Guest Commentary: KAREN TEMPLER

08Jan09

One of the very first replies that I received this week was from Karen Templer and I asked her if I might publish it here and she said yes and I was delighted! Because I can’t post every day; I also have to go to the post office and drink iced coffee immediately afterward for its palliative effects (also, noted: THE GIVEAWAY CONTINUES). Herewith:

“I just read your heartfelt manifesto on The New YOU, and when I went to type up a comment, it got long and could possibly be read as a little rant-y, despite my intentions to the contrary, and I didn’t want that to be the first comment on there. So I’m sending it to you privately with this note to say that that’s not at all my intention. It’s just some combination of genuine encouragement and an ongoing frustration of mine. I hope that’s clear. Anyway, here it is –

I will never understand the publishing industry’s fixation on pub dates. I mean, I do to a certain extent. I know some media outlets only want to pay attention to things that are certifiably brand-new, whether books or toys or cooking gadgets. (Though this isn’t even true with Oprah — she picks what she loves.) And I know the publishers need to assign marketing/pr people (and dollars) to books for manageable periods of time, and then they all need to move on to the next thing. And I’ve certainly had the experience of trying to set something up with a publisher after the 2- or 3-month window (and me not being Oprah), when everyone HAS moved on.

But the fact is: readers do not care when anything was published. They only care whether it’s good and worth knowing about. I can say this with 100% certainty, having literally talked with readers all day every day for the last 11 years. (First at Salon’s Table Talk and then, for nearly nine years now, with Readerville.) Publishing’s own idea that there is a brief window is the ONLY impediment to that window being much much wider, or even non-existent.

In 2002, when the publisher and I were in New York launching our short-lived print magazine, The Readerville Journal, we made the rounds of the publishers. I will never forget the dismay we encountered one day at lunch with the two heads of marketing and publicity of one of the most respected literary houses. They loved the first issue (which had Jeffrey Eugenides on the cover, and an interview inside) and wanted to know who would be on the cover of the second one. I said Charles Portis. They looked at each other with some combination of confusion and excitement and one of them said, “Does he have a new book coming out?” As in “wow, I hadn’t heard.” When I said, “not to my knowledge,” their confusion deepened noticeably. They could quite literally not understand why I would be running a tribute to an author who hadn’t published in years, and even putting him on the cover. But from a reader’s perspective, all that matters is that Portis is worth knowing about and not enough people do. (Coincidentally, the Believer launched shortly thereafter, and they too ran a Portis tribute.)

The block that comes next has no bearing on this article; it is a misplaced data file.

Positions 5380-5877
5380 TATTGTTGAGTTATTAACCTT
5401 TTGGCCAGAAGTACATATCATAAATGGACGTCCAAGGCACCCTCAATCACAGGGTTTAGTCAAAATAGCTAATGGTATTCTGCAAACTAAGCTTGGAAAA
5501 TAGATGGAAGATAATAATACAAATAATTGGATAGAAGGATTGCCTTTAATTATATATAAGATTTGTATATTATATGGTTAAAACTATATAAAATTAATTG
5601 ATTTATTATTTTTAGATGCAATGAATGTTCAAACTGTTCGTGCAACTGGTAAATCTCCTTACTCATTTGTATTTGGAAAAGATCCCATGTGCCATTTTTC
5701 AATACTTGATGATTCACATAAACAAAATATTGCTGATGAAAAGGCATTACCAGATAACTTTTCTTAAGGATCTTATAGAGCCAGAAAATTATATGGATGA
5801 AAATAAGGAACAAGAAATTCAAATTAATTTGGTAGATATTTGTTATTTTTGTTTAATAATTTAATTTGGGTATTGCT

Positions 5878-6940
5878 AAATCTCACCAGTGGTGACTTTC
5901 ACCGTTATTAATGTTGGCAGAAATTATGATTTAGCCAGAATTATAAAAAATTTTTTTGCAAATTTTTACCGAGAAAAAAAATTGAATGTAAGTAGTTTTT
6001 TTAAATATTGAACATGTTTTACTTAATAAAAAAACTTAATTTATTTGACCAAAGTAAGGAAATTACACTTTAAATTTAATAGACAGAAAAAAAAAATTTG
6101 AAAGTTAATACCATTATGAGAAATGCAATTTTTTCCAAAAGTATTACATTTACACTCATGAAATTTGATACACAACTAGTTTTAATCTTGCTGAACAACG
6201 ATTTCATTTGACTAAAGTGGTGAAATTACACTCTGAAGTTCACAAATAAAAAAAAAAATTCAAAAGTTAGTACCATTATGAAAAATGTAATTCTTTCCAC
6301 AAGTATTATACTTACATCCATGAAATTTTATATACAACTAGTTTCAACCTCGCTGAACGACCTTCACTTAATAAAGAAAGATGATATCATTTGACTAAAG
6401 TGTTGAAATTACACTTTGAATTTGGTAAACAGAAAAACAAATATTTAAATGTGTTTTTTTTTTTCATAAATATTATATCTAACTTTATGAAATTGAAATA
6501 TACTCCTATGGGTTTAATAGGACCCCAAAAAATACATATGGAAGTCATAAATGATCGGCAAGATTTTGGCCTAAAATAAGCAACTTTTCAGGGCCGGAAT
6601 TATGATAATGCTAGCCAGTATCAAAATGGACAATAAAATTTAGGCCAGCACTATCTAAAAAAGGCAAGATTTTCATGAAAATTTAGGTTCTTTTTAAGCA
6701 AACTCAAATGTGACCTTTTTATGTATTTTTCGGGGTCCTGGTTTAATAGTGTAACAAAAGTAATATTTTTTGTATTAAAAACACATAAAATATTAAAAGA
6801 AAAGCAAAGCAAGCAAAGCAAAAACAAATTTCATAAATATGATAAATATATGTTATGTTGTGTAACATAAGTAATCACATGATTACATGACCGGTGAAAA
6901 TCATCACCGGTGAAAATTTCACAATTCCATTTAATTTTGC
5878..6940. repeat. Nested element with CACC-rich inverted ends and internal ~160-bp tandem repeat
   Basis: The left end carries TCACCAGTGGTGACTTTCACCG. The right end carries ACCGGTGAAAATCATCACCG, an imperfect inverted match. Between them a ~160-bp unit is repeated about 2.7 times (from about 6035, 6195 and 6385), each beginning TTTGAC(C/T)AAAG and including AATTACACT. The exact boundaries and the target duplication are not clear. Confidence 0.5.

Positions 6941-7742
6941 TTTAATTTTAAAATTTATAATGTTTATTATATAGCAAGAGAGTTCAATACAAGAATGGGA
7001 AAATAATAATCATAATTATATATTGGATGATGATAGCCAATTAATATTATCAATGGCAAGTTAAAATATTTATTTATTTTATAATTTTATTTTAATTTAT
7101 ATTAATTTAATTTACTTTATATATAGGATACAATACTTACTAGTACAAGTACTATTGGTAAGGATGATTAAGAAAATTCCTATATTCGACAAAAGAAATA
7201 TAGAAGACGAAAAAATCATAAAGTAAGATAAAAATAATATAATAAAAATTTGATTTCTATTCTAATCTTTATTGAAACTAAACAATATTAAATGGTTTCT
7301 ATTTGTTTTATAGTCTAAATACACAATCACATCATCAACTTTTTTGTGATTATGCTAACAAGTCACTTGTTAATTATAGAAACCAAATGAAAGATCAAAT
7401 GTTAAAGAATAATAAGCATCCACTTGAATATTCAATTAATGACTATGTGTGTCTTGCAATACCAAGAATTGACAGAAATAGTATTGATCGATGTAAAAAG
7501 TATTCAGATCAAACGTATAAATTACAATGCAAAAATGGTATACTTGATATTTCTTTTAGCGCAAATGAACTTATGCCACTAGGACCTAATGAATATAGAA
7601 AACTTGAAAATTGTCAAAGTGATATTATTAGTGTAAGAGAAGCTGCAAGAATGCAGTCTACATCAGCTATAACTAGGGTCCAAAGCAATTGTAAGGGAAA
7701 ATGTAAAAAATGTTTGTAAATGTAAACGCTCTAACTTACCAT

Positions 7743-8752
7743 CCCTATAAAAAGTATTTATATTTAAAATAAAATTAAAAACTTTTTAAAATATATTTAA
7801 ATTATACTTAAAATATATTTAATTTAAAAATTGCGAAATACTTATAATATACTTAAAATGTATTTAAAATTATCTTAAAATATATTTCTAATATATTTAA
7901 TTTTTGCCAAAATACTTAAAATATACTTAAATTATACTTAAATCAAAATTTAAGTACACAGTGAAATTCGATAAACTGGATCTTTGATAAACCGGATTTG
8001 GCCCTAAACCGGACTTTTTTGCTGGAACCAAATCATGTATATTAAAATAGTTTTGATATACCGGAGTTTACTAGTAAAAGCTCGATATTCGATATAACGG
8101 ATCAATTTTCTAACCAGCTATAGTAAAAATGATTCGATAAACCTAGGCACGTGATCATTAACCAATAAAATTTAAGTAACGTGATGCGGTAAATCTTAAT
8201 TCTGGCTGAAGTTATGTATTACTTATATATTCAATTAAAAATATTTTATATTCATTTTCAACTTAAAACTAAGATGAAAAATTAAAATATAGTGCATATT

I had also made the rounds in NY when I launched Readerville.com in 2000, and my message to the publishers was “here are readers, talking to each other about what they read, what they want, etc., and you can go right in and talk directly to them!” The letter on our About page has always been about the disconnect between what publishers do and what readers want, and my desire to bridge that divide. Though the last time I updated it, I defeatedly toned that part down. Even in this era of “social networking” (as if that hasn’t always been a core function of the web, but I’ll save that for another day …) they are still just barely starting to grasp this possibility, or even think about why they might WANT to talk directly to readers. But there is so much to be learned by doing so.

All of this to say that I applaud you, Lauren, for taking on this book that you loved despite its being a whole year old. I understand you may have a harder time getting certain kinds of coverage, given that fact. But I also find it utterly depressing that the environment you work in is one where you feel you have to explain your decision to work on behalf of any great book. I wish you all the success in the world with it — and please do send me a copy! — and I hope it means you’ll take on more books just like it.

Readers will always thank you for bringing a good book to their attention, no matter when you do it.”

Agreed! And there’s no such thing as a rant if you’ve got a point, in my opinion. Karen’s is entirely apt. Do we have the same expectations for novelty as readers as we do as professionals? I always tell people who need a reality check that for the vast majority of people in the world today, anything that’s been published since Moby Dick or On the Road or since they were in high school is unequivocally current.

And also, do visit Readerville at once if you haven’t yet. No passport required.

Back to YOU: Want to join the conversation? Start here, and let’s talk!

LAUREN CERAND

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